To find more land for homes in Hong Kong, a multipronged approach is essential

PUBLISHED : Wednesday, 01 November, 2017, 4:04pm
UPDATED : Wednesday, 01 November, 2017, 10:53pm

Sufficient supply of land is crucial to providing proper housing for Hong Kong’s residents and the city’s economic growth.

Hong Kong has well designed residential and commercial districts linked by a public transport system that is the envy of the world. However, we have not built enough residential flats for our citizens.

Exorbitant property prices have forced people into flats that are shrinking in size. The growing desire to own your own flat and not being able to, has created frustration and resentment.

We need to build more housing that is not nano-sized. The key is to find more land.

Currently, Hong Kong’s average living space per person is 142 sq ft versus Singapore’s 270 sq ft, which is embarrassing.

Hong Kong has an economically bright future but we must have enough land to seize the opportunities. We are right next to the largest economic powerhouse of the future. Our financial sector is at present primarily housed on two roads in Central. If the city’s financial industry is to serve China’s future needs, Hong Kong has to find its own answer to London’s Canary Wharf. Meanwhile, our logistics industry has spilled onto brownfield sites which could be better used for housing.

Hong Kong is capable of becoming a major innovation and technology hub. We have world-class universities and medical schools with quality research capabilities. We are next to the factory of the world. All that has been missing is the right government policies and commitment to nurture innovation and technology. The chief executive’s policy initiatives go a long way towards addressing this. However, we need land for these industries and to house the talent we need to attract for this and other economic activities.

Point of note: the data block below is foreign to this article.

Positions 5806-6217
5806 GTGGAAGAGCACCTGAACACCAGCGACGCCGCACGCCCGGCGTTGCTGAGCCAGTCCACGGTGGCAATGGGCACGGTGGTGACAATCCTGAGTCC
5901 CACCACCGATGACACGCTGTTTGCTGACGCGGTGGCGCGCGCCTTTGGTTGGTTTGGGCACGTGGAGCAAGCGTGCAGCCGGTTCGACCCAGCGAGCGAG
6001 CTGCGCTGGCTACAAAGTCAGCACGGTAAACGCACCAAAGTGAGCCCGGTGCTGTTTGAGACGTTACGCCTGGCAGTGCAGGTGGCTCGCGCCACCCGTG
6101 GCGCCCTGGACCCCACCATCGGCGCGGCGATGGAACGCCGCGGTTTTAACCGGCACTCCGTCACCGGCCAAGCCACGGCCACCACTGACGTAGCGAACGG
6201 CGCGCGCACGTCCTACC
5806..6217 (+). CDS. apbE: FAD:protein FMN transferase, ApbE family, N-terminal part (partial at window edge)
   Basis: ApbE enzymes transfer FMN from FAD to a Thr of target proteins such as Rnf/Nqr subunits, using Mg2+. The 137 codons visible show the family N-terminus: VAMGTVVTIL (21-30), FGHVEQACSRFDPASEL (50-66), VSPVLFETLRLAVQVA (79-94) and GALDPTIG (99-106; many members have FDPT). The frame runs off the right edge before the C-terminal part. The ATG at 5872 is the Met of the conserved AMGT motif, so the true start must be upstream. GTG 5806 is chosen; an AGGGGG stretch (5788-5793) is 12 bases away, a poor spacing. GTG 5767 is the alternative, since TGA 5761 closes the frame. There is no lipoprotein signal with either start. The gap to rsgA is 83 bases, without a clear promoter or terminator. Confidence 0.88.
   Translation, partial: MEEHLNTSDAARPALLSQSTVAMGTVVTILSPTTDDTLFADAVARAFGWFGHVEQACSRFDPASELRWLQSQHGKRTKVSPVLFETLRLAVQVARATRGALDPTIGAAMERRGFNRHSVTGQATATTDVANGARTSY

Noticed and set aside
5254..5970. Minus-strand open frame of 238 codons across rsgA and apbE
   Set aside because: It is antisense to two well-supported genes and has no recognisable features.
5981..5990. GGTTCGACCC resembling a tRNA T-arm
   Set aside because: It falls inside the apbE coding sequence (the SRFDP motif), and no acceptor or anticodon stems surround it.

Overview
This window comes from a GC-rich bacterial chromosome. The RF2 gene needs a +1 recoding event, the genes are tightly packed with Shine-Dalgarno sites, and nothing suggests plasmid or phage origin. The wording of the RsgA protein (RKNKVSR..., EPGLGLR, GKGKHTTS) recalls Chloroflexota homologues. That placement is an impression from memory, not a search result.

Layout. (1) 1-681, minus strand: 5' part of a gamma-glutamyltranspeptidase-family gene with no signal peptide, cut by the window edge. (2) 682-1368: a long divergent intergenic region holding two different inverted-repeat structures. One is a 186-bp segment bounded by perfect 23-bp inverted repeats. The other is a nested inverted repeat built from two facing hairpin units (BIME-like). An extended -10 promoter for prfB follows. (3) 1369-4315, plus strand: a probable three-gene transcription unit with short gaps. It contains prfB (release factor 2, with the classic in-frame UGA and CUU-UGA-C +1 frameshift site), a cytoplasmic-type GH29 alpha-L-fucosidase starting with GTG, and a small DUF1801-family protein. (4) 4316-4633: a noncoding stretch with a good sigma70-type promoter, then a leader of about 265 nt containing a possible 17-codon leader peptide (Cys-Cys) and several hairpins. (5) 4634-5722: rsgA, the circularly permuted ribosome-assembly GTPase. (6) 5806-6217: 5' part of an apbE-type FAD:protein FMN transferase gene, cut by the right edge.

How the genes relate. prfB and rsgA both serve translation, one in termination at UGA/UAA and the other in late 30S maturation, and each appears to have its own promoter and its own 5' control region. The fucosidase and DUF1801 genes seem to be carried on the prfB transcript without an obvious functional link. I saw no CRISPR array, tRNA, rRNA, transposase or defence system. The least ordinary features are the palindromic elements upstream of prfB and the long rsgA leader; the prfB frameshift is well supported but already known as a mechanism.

Hong Kong’s elderly citizens are set to grow in number. The Business and Professionals Federation (BPF) advocates giving priority to primary health care services to reduce our reliance on hospitalisation. More district health centres must be built.

We are also short of homes for the elderly and hospice facilities, for which we require land.

The BPF endorses the government’s multipronged approach to increase land supply. We should look at all possibilities, including brownfield, converting industrial buildings, revitalising old areas, reclamation outside Victoria Harbour and country parks with low ecological value.

If we keep opposing the various available means to increase land supply, we are doing a disservice to Hong Kong.

Vicky Davies, vice-chairman, Business and Professionals Federation of Hong Kong